Touch, Trust, and Tech

Benton Foundation

Monday, October 1, 2018

Digital Beat

Touch, Trust, and Tech

Susan Benton


Addressing community challenges – education, a strong economy, race, and social equity – means that every community institution needs to be part of the solution. And mayors and elected county officials are wise to understand one institution – the public library – brings a unique mix of assets to the table –


Touch:  Pew Research data shows that 80 percent of Americans have been to a public library at some point in a given year – either in-person or online.

Trust:  Public libraries are rated one of the nation’s most trusted institutions, reliably there to meet the needs of all residents from education resources to job skill-building and more.

Tech:  People turn to libraries to help navigate today’s world – from online access for those without computers to learning how to differentiate real news from fake or gaining knowledge on securing personal data.

Driven by high levels of trust and reliable library resources and staff, people turn to the library to get online to search for and apply for jobs, pursue education goals and learn about new technologies.  Seventy-eight percent of Americans say libraries should definitely offer programs on digital skills and 76 percent say the same about programs to teach people to protect their privacy and security online. More than half of adults say libraries contribute to people finding jobs and job training, and 52 percent say libraries should definitely offer programs to support businesses and entrepreneurs.

Along with the public, local government officials place a heavy priority on digital skills and inclusion and see libraries as part of the equation in closing the digital divide as well as being critical to children’s education along with public schools.

And the good news is – libraries are doing all of these things. To equip public libraries to better demonstrate the role they play in supporting city and county officials’ visions, the Urban Libraries Council has published a series of three new white papers, Libraries and Economic OpportunityLibraries’ Second Digital Transformation and Libraries, Trust and Social Capital.

These new white papers show the nation’s libraries are lessening the digital divide with a wide range of digital services and programs, especially when it comes to education, digital skill development and advancing job opportunities. And when evaluating information and securing personal data is ever more important, libraries are stepping forward.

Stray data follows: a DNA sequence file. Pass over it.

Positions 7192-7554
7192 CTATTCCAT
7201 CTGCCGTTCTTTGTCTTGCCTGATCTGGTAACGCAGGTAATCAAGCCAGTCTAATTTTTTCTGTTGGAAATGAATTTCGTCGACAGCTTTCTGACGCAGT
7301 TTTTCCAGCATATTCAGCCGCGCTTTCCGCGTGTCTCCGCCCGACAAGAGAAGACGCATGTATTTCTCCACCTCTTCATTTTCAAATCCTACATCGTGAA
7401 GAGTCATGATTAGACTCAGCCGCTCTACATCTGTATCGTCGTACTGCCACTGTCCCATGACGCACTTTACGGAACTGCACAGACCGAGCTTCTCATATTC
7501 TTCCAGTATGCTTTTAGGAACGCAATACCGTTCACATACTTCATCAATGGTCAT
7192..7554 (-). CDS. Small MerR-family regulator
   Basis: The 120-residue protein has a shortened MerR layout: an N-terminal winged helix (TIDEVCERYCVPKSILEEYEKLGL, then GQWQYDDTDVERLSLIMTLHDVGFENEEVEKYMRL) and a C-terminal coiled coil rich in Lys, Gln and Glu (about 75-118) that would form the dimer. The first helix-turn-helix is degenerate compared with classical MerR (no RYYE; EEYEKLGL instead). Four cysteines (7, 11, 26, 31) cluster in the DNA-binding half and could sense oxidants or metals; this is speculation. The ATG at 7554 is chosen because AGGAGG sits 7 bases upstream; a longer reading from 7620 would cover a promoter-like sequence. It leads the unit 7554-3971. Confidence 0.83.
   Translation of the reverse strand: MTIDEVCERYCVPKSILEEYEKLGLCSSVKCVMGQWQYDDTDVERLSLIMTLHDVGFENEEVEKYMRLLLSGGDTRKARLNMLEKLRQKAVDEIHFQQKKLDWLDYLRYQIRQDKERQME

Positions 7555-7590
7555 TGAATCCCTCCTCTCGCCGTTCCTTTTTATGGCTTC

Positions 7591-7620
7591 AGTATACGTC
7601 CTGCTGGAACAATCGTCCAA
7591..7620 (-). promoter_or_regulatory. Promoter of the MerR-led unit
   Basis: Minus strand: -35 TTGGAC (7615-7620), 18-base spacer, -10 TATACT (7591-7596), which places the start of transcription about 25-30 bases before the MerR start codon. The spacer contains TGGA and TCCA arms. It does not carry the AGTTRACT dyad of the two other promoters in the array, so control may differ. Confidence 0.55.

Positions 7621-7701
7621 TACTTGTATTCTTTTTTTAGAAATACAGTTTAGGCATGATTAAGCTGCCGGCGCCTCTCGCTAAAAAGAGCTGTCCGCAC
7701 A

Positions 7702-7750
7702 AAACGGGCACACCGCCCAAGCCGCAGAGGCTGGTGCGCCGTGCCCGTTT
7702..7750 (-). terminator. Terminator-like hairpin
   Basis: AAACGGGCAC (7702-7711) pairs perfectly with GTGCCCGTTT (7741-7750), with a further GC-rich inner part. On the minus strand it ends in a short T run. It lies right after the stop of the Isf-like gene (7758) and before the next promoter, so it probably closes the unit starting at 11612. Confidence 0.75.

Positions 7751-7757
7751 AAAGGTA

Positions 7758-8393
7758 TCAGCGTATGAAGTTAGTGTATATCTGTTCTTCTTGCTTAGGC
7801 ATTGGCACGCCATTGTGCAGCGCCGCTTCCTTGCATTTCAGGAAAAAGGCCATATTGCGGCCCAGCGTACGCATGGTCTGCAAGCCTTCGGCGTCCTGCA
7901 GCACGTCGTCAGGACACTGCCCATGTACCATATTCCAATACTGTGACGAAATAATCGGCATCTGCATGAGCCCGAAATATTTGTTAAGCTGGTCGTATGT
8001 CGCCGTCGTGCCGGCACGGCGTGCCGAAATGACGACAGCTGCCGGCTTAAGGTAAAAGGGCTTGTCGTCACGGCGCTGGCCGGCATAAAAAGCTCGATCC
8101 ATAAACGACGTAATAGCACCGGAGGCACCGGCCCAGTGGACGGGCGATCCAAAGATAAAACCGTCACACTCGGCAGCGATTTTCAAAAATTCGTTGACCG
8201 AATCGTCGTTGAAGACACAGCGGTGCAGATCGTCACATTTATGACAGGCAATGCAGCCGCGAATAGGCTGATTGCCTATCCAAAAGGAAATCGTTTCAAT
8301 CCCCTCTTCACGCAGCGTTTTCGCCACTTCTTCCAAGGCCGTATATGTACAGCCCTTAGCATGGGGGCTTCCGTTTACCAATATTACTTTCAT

Our public libraries have digital inclusion goals in their strategic plans aiming for digital equity. To support workforce needs, they provide curricula to develop computer skills along with tech resources for job searchers and entrepreneurs. And now more than ever, public libraries and public schools are joining forces to help the nation’s children achieve with the library technology, books and committed staff.

At a time when trust in public institutions is much needed, public libraries are fulfilling that need. As the demands and complexity of modern life have grown – new technologies, new skills needed for jobs and the need to separate information fact from fiction – libraries have expanded their reach to meet people where they are and where they are going. The public knows this and community leaders are increasingly seeing this. City and county elected leaders can rely on them as essential partners for building intelligent, equitable communities.

Please see:

Libraries and Economic Opportunity

Libraries’ Second Digital Transformation 

Libraries, Trust and Social Capital

Susan Benton is President and CEO of the Urban Libraries Council. She has worked with libraries and local governments for over 30 years. Her professional career has been dedicated to assisting city and county executives initiate and manage change in their organizations so that citizens and businesses are receiving the strongest possible services. 

John B. Horrigan is Senior Fellow at the Technology Policy Institute, with a focus on technology adoption, digital inclusion, and evaluating the outcomes and impacts of programs designed to promote communications technology adoption and use. Horrigan is also currently a consultant to the Urban Libraries Council. Additionally, he has served as an Associate Director for Research at the Pew Research Center, where he focused on libraries and their impact on communities, as well as technology adoption patterns and open government data.

Benton, a non-profit, operating foundation, believes that communication policy - rooted in the values of access, equity, and diversity - has the power to deliver new opportunities and strengthen communities to bridge our divides. Our goal is to bring open, affordable, high-capacity broadband to all people in the U.S. to ensure a thriving democracy.

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By John Horrigan.